These same tactics were used by the tobacco companies. They denied–in the face of all evidence–for decades that smoking tobacco caused lung cancer, claiming that correlation isn’t causation and that there was some uncertainty regarding findings.
– – – –
Ask yourself this: if tomorrow astronomers announced that there was a large asteroid heading for earth and 95% of scientists agreed that there was a 95% or greater probability that it would strike the earth and cause mass extinctions on scale we haven’t seen in millions of years, would we be having this conversation?
Interesting responses. I appreciate those of you who can disagree with intellect rather than insult. Todd Ringler, I hope you realize that I am not suggesting that climate scientists are lacking integrity. That is not my position at all. Nor is my position on climate change that a) it is not happening, b) that we are not causing it… I remain “skeptical”. Last time I checked, if scientists are 95% certain, then there is 5% SCIENTIFIC room for doubt. And the community at large would do well to entertain that 5% with high importance, in the interest of narrowing it, rather than just belittling it for being “only 5%”. Regarding the policy-response to the science, however, you’d have to be daft not to hedge your bets… (especially when it comes to asteroids, JB.) At any rate, Todd, best of luck at the conference. I’m sure it will represent some of the highest aspirations and successes of the human race: Accurately understanding our world.
JB, I have nothing to gain by the proving wrong of climate science other than the hope that it is wrong for the sake of the environment…. and the pursuit of knowledge that isn’t spoon fed, but rather comes from the questions of the mind. Perhaps I am contrarywise, or choose to follow a path of devil’s advocacy. I guess maybe I do this to buck the trend of society which is that those that do not agree with the 95% line are idiots, or industry hacks. For the record, I am neither. Though climate is not my expertise, I hold two Bachelors of Science with honors from a top school. I have not read all the papers on climate change, or the entire IPCC report, but I have read more of these than anyone I know. I’m not saying this to brag, only to point out that I do not have my head in the sand. I care, I enjoy learning… I happen to have been taught that questioning is paramount, and that accepting either answer in time is part of that process.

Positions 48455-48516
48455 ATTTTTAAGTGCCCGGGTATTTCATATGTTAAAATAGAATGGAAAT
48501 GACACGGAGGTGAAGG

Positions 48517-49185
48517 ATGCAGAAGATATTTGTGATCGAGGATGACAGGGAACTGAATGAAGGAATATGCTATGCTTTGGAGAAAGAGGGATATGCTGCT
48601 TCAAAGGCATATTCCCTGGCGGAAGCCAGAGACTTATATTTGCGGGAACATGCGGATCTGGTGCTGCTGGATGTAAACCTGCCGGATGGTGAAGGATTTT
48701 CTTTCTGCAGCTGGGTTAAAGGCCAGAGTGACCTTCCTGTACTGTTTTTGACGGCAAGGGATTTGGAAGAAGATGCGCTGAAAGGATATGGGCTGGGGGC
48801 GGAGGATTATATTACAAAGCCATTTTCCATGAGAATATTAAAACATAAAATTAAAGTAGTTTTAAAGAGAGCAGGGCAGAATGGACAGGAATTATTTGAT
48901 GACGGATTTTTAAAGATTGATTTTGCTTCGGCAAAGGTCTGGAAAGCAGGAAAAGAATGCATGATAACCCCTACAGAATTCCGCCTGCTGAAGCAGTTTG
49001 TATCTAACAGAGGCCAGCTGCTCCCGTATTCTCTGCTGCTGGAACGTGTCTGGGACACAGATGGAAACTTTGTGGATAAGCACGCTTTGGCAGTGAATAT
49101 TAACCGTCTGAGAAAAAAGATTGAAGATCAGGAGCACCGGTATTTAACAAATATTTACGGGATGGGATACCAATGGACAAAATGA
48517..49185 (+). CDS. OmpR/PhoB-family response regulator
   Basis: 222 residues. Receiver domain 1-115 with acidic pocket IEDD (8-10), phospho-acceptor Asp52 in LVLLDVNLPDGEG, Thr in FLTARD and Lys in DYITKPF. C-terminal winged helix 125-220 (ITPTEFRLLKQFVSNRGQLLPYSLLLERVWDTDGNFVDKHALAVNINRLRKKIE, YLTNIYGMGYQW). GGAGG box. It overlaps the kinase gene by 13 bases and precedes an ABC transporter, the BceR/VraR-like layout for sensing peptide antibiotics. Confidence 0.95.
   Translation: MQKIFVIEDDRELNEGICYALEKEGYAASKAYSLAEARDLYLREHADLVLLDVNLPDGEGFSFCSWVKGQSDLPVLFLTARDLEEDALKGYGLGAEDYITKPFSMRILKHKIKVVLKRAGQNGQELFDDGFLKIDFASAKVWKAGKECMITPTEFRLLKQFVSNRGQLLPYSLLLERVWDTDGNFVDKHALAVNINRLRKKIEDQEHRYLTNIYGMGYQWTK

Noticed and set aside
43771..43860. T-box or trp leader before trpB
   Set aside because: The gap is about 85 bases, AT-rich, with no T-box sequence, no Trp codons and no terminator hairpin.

Regarding DKE: I would suggest there’s a level of hubris in all of us, even in the scientific community, even with regard to AGM.
Mal Adapted, please try to see yourself as everyone else sees you. You’re an imperious jerk. If a thread is below you, perhaps there is an ivory tower where you better belong.
I may be an imperious jerk, but I don’t claim to know more about climate than the scientists who’ve spent years earning their expertise. Yours is the arrogance of ignorance. FFS, read a book!
I am not qualified to scientifically review the climate literature and certainly unable to conduct my own experiments.
I do know about the sociology and politics of science.
The way that scientific knowledge becomes accepted by other scientists is by those in the area of study gradually reaching a consensus. There are always outliers and people in other disciplines who can sometimes offer brilliant insights, but most of the time the outliers are cranks, and insights are flat out poor and wrong. Think of Von Däniken’s alternative theories of astronomy.
I posted the article to indicate that climatologists have reached a consensus. . not on everything but on the reality of anthropogenic climate change. The scientists objecting are not climatologists.
Scientific knowledge that suggests that powerful interest groups are wrong, dating back to Galileo, has often had to confront massive attacks. Imprisonment or worse has been the result at times.
Today these methods are too crude, but the reality of climate change steps on many, many politically powerful toes. They have responded by launching numerous, and often connected campaigns designed to sway public opinion. They have been very effective.
As JB indicated, the method being used to discredit to the public these findings, and even some of the same people, were those that defended the tobacco companies back in day fighting the knowledge the smoking causes cancer and many other diseases.
Ralph, your points are well taken.
There are two conspiracy theories here. One, is the one that I have related to, not out of expertise, but out of gut-feeling; that the political motivation for reacting to climate change is dedicated to personal gain. The other, is the one you are describing, that the motivation for questioning climate change is dedicated to personal gain.
As you say, the public campaigns to discredit climate science have been effective, of which perhaps the most effective attack has been to point out several failures of the peer review process in the IPCC report. As Todd pointed out, SOME highlighting the errors in the report may not be trying to be part of the solution, but are rather spoilers. I also appreciate this point. Any human organization has flaws, and I do not expect any report on anything to be without accidental errors, which may not detract from the overall conclusion.